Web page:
Chia seeds are one of my most favorite little choices that matter 😉 Here’s the “skinny” on why it’s a healthy choice!
Chia seeds are a complete source of protein
They provide all the essential amino acids in an easily digestible form
They are very rich in omega-3 fatty acids – even more than flax seeds!
They are super rich in antioxidants which helps fight off free radicals.
They provide tons of fiber as well as calcium, phosphorus, magnesium, manganese, copper, iron, molybdenum, niacin, and zinc.
The flavor is very mild and almost non-existent. When they are combined with liquid they start to form a gel like consistency, so if you were to eat them plain the gelling process starts in your mouth.
Chia Seeds have …
- 2 times the protein of any other seed or grain
- 5 times the calcium of milk
- 3 times the reported antioxidant strength of blueberries
- 3 times more iron than spinach
Chia sees help you stay fuller longer and helps sustain your energy levels! Chia turns into a gel when it’s added to liquids. This also takes place in your stomach which slows the process by which digestive enzymes break down carbohydrates and convert them into sugar. Also, the foods you eat with Chia seeds are released slowly into your system which is what helps sustain your energy levels longer! It has been said that one tablespoon was believed to sustain an individual for 24 hours. For general purposes of health, nutrition and energy an adult would typically consume about 1-2 tbsp dry seeds daily.
Who wouldn’t want to have Chia seeds in their healthy diet?
Here’s a few ideas on how you can quickly work chia seeds into your daily diet! You can drink the seeds in liquid without waiting for a gel to form. Raw is always best, but research has shown that the seeds are very hardy and few nutrients are lost in cooking, even baking. I’ll talk more about cooking and baking with chia seeds in Wednesday’s post!
- Mix them in your morning oats
- Add them to your smoothies or protein shakes
- Mix them in your Greek yogurt
- I love to save a bit of my fruit smoothie and mix it in with chia seeds and cottage cheese
- Add them to your beverages. I like it in tea – The seeds will soften and swell, but the tea does not turn into a gel. The seeds are very robust and will not lose nutritional value when heated.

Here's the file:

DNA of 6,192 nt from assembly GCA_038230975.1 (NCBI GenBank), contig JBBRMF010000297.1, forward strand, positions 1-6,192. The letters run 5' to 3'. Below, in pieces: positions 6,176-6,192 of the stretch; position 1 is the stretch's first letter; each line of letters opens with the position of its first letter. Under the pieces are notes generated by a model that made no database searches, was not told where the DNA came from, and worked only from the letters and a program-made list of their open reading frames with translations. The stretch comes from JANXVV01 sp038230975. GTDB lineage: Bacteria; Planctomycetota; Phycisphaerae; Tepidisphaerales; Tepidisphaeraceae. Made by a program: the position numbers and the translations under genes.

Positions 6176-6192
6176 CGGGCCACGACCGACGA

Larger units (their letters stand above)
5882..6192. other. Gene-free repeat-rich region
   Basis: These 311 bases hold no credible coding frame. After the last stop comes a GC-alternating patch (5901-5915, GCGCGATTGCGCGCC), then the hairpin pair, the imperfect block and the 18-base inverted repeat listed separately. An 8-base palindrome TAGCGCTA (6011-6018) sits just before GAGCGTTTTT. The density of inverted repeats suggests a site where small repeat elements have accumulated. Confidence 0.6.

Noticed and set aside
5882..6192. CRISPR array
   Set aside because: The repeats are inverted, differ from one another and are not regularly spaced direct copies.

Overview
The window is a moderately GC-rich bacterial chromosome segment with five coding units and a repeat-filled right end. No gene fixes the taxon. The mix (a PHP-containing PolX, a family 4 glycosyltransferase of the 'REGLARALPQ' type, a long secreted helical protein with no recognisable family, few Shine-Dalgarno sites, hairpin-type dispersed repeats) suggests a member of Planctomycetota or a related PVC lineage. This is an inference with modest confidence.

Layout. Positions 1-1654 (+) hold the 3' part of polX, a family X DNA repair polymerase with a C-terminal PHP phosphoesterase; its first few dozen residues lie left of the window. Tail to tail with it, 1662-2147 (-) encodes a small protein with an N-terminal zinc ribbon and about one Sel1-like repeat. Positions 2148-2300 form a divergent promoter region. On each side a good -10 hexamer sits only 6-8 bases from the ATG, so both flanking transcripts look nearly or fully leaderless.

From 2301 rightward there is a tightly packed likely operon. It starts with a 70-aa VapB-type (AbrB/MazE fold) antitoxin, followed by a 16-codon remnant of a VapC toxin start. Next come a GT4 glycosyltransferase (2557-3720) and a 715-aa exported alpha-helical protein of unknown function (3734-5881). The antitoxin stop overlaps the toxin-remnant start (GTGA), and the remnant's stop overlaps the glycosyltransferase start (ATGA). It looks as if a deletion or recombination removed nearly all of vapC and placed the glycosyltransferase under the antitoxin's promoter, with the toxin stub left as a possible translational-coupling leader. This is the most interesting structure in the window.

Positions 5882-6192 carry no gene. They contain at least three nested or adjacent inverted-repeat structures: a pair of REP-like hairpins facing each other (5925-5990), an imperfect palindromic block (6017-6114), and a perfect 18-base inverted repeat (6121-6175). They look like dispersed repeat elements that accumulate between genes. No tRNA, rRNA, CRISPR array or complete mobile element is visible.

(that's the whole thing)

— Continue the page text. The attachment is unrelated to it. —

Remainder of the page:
- Mix with peanut butter for your celery or apple dip
- Mix with almond or peanut butter for a delicious spread for toast or crackers
- Sprinkle over Kale chips
- Mix them with applesauce and cinnamon
- Sprinkle on salads for a nutty taste
- Sprinkle them on anything and everything you’d like!
A typical diet consists of 1-2 tablespoons per day. For weight loss, 3-4 tablespoons of the seeds per day is a good range. 1 Tablespoon of dry seeds have about 60 calories, 5 g of fat, 6 g of carbohydrate, 6 g of fiber, 3 g of protein
You do not need to grind the seeds – I find that I stay fuller for longer if I have whole chia seeds, which suggests to me that the ground chia seeds digest a little faster. Chia seeds are much easier to digest than flax seeds and most people can digest the seeds whole. They are rather gentle on the digestion system, but it does seem to take a little longer to digest – this is one of the reasons chia is so good for weight loss! If you have digestive issues, colitis, IBS, etc. eating the whole chia can irritate the intestines – everyone is different so do what your body likes best. Start with a small amount, like a teaspoon, then wait a day or two to see how your system copes with them.
Click here for more tips on cooking with chia seeds.
What’s your favorite way to eat these little wonders? Tell us below in the comment section!
Further reading from one of my favorites Dr Weil:
“Chia is an edible seed that comes from the desert plant Salvia hispanica, a member of the mint family that grows abundantly in southern Mexico. You may have seen chia sprouts growing on the novelty planters called Chia Pets, but historically, the seeds have been the most important part of the plant. In pre-Columbian times they were a main component of the Aztec and Mayan diets and were the basic survival ration of Aztec warriors. I’ve read that one tablespoon was believed to sustain an individual for 24 hours. The Aztecs also used chia medicinally to stimulate saliva flow and to relieve joint pain and sore skin.”